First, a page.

Wednesday, June 22, 2016

Along the Way: Klinepeter Coered Bridge

Klinepeter Covered Bridge, Beaver Springs
Covered bridges have always caught my attention. A piece of Pennsylvania’s history, many of the bridges have been lost over time but close to two hundred of them still exist within the state. Countless stories involve covered bridges and the lore that surrounds them is numerous. But it was not due to any ghost story or legend that I visited the Klinepeter Covered Bridge – it was the beauty of the structure that had brought me here.

Located on Railroad Street in Beaver Springs, Klinepeter Covered Bridge is also known as Gross Covered Bridge, which was the original name of this bridge. In some places I see it is referred to as Overflow Covered Bridge and also as the Beaver Springs Covered Bridge, but Klinepeter is the “official” name of this covered bridge. The bridge was originally built in 1871 and crossed Middle Creek approximately a mile northwest of Beaver Springs. In 1982, the bridge was moved and rebuilt at the present location over Beaver Creek. This move was due to a flood control project on Middle Creek that would have otherwise caused the destruction of the covered bridge.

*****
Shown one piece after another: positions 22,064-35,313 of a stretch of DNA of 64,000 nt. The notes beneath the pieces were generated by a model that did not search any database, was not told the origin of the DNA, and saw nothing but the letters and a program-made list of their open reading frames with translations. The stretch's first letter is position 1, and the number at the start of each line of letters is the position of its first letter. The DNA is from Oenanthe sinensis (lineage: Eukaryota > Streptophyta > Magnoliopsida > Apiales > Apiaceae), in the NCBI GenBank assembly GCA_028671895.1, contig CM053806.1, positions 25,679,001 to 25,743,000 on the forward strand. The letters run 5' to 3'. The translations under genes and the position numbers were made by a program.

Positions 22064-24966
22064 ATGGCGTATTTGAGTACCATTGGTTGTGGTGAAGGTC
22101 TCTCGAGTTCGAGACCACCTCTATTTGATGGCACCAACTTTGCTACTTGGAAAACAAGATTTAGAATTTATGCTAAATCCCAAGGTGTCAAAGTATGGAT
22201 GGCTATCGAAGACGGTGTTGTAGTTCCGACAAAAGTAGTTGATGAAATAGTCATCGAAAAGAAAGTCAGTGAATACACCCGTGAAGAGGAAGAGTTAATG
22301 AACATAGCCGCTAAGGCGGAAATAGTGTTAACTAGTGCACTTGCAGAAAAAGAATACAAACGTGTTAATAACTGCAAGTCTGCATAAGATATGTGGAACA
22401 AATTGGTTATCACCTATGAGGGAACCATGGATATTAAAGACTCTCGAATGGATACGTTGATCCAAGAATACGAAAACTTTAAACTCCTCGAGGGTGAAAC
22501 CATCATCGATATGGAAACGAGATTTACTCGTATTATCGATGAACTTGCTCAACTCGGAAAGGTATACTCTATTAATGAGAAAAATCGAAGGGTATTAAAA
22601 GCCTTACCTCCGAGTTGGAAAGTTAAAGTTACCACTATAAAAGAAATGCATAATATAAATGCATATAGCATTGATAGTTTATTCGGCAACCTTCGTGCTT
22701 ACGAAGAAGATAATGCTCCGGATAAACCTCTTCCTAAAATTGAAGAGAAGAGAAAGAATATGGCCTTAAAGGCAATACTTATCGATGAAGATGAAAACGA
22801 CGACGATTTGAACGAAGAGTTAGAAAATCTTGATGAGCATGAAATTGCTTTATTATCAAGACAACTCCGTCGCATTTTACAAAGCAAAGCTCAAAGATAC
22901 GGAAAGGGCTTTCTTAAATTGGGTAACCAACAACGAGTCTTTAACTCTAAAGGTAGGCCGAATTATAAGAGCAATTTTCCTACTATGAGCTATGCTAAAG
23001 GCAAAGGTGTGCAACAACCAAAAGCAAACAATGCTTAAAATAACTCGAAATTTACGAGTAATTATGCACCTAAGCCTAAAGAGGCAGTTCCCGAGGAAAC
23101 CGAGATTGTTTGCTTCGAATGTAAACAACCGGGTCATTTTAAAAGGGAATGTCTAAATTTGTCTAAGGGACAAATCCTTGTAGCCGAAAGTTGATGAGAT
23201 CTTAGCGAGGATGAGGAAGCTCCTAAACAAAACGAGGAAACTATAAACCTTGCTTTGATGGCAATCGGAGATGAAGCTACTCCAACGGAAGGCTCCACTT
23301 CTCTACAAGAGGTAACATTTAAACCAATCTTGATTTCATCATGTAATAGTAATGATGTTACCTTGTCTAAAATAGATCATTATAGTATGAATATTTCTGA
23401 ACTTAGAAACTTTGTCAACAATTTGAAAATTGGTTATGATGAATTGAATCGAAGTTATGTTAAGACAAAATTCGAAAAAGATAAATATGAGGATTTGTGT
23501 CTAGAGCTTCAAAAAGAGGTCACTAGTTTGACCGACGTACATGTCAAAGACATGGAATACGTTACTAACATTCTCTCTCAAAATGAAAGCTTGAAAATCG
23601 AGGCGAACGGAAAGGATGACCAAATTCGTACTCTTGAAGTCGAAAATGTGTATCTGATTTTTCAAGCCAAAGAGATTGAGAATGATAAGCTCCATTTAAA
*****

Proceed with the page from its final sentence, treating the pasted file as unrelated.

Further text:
The builder of the bridge is not known, but it is now owned by the township. The bridge has a Burr Truss design, which is the most popular version of Pennsylvania’s covered bridges – one hundred and twenty-one of them are of the Burr Truss design. Klinepeter Covered Bridge is roughly one hundred feet in length and about seventeen feet in width.

Klinepeter Covered Bridge
On my visit I noted a couple of things. First there is no to little water in Beaver Creek. Looking at pictures other have taken of the bridge at its current location, it appears that water is rarely flowing under the bridge. So if you arrive thinking you’re going to get a beautiful picture of a covered bridge over a flowing stream, then this one is not for you.

However, the second thing that jumps out about Klinepeter Covered Bridge is there really is no “bad” way to shoot it. Due to its location the bridge is able to be photographed from many different angles. This is a big plus in photographing this covered bridge. Most of the bridges I’ve visited so far have limited angles and locations you can photograph them from. Klinepeter is the opposite and almost gives you too many places and angles to photograph it from.

I need to give a warning on this one: the bridge is open to vehicular traffic, so please be careful when visiting. I only had one vehicle pass through the bridge during my visit and the driver did not slow down at all - I am glad I was not in the bridge at the time the truck sped through. So please, please, please pay attention for any vehicular traffic.

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